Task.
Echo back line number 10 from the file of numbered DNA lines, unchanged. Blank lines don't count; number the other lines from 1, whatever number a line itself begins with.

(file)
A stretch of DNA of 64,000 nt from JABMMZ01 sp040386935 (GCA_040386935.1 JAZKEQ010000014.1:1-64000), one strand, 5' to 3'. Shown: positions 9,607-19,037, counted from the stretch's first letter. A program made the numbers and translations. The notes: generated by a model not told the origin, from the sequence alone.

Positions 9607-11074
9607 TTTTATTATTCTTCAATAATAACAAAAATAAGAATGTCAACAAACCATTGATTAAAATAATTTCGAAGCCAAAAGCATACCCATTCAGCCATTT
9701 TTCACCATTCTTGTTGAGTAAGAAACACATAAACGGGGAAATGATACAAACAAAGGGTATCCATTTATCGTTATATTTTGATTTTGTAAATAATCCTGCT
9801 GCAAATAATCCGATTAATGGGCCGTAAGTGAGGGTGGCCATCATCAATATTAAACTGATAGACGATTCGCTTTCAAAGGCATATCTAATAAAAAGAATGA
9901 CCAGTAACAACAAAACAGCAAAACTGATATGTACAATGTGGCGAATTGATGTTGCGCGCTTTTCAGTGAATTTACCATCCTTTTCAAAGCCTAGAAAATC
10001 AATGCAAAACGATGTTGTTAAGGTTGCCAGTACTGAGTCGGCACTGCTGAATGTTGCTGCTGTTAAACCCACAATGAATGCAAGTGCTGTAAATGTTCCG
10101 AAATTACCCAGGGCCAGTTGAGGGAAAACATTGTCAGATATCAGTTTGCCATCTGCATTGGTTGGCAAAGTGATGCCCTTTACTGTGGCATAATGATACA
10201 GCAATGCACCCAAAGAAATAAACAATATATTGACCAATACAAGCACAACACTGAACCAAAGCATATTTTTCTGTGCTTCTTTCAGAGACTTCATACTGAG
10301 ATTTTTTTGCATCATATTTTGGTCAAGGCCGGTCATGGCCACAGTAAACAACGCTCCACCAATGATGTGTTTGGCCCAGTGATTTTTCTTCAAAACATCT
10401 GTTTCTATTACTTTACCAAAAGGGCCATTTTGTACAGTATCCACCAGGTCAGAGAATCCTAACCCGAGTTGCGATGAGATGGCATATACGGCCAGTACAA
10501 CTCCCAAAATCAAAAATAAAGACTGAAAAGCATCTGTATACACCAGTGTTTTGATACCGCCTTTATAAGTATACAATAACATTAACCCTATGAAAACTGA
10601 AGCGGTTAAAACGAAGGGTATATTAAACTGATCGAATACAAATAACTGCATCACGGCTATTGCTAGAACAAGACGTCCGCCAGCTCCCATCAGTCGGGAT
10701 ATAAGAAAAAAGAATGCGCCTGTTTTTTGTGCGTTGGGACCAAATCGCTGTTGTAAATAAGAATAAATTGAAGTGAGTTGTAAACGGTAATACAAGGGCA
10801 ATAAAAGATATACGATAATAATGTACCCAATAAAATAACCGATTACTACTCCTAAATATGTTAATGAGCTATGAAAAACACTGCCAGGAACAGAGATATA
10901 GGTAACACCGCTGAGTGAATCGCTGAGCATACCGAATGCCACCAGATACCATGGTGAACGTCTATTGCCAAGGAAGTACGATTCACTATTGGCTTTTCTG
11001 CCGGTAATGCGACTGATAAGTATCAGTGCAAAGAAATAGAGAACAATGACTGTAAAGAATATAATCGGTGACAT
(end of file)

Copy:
10301 ATTTTTTTGCATCATATTTTGGTCAAGGCCGGTCATGGCCACAGTAAACAACGCTCCACCAATGATGTGTTTGGCCCAGTGATTTTTCTTCAAAACATCT